People involved in the local hippie scene recall that only in Plaza Park, which is now known as Cesar Chavez Plaza, did large numbers of long-hairs congregate in public. There, says Gus Kaplanis, a newsletter publisher and former owner of the underground newspaper Aardvark who in 1967 was a history major at Sacramento City College, “you’d see groups of kids and young adults walking around. You know they’re not working and probably not going to school. But they’re having a good time, sitting around, playing guitars. It’s an easy life. You’d see hippie vans converted. You know they were living there.”And guess what? Yup, all those "crazy hippies" you see in the documentaries and movies like "Woodstock" grew up to become your Moms and Dads. I know. I resemble that remark. I'm told I had a wonderful time.
“What was so vibrant and so exciting about that time--there was a great hope about our youth,” recalls Linda Parisi, who now heads the public defender’s homicide division. She was a 17-year-old suburbanite attending El Camino High School in ’67. “As a result of, really, a youth movement, fundamental social changes occurred.”
“It exposed me to the term 'Free Love,’” remembers Kaplanis, now a balding, gray-bearded, golf-playing retiree with a shy smile. “Everybody was safe. Everybody was friendly. Free Love was the big deal. I guess it showed rebellion, that you don’t need a piece of paper to like somebody.”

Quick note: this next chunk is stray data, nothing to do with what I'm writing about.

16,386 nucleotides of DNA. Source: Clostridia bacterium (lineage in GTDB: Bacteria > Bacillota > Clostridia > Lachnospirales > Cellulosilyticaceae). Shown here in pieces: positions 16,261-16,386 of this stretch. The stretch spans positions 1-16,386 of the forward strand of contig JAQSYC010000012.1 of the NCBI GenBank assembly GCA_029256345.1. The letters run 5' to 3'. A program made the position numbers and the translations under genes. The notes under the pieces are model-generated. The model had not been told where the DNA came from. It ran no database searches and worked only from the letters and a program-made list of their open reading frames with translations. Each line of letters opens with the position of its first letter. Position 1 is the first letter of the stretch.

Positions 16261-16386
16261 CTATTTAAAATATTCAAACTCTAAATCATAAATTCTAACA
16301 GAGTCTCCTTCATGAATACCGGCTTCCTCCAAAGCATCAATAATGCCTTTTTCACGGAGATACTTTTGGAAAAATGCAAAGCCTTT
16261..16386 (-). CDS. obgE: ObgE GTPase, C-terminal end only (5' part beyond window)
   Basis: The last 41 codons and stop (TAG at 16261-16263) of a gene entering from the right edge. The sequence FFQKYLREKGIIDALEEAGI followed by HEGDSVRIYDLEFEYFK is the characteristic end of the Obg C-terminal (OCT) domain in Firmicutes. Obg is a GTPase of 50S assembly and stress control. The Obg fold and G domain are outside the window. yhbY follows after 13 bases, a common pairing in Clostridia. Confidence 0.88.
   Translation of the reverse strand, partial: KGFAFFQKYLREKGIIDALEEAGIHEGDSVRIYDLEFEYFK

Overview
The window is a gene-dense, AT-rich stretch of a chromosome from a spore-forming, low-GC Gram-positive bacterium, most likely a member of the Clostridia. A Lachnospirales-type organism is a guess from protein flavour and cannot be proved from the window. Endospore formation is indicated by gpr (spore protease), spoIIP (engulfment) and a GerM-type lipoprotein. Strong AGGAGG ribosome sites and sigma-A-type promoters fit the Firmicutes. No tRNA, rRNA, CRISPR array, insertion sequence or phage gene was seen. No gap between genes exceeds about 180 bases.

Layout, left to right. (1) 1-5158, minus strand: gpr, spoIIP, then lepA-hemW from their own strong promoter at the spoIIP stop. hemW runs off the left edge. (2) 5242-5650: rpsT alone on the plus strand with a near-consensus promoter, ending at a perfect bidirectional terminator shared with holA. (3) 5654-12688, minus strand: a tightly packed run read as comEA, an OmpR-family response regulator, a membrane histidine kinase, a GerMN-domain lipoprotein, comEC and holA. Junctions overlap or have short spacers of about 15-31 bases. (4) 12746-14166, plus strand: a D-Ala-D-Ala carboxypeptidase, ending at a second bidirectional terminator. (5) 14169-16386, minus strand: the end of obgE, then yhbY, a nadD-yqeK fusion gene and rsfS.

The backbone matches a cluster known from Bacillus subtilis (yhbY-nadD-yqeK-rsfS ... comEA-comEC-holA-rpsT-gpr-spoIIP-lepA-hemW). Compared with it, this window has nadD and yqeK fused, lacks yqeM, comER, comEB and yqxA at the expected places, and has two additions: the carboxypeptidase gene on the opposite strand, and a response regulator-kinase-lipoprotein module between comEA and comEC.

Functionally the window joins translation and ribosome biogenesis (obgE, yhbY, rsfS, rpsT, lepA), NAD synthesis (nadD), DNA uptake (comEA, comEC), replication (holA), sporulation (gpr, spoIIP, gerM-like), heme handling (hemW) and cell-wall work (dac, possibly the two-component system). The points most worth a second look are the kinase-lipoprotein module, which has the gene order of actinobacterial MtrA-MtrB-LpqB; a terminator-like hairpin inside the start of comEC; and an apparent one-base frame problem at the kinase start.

In many ways, Kaplanis, who today drives a convertible white Thunderbird--golf sticks popping up out of a bag on the passenger seat--embodied Sacramento’s counterculture-lite take on the Summer of Love. Not a true hippie, he was, instead, a frat boy. “Gooser,” as everyone called him then, lived in a Sigma Phi Epsilon frat house on the corner of 22nd and T streets. But he imbibed many of the mannerisms and lifestyle choices of Frisco’s hippies, especially after his first visit to the Haight.
“A bunch of us from City College played hooky, went down there, spent all day and some of the evening, and my eyes opened up to the counterculture, to what was going on, the runaways, the people fed up with government, with regular city life. I was impressed. This is really cool.”
Politically, the campuses--or at least a vocal minority on the campuses--drifted leftward, as they did throughout the country. “This was a very freewheeling period when, how shall I put it, student-teacher relationships were very friendly,” reminisces 73-year-old Jerry Fishman, a now-retired English instructor at City College. “We’d walk into a class and say 'party time.’ And then we’d party with students that night.”
He still recalls the contact high you’d get simply walking down the pot-smoke-filled corridors.
The radical African-American activist Eldridge Cleaver came to CSUS in 1968, a year after he’d participated in the Panthers’ Capitol Invasion, and caused a stir by using the word “fuck” while speaking from the podium. “The students were just like 'Oh my God!’” Kaplanis recollects. “There were hundreds of them.” City College had a series of bomb scares.
SN&R > Local Stories > Hiding out in Sacramento > 06.07.07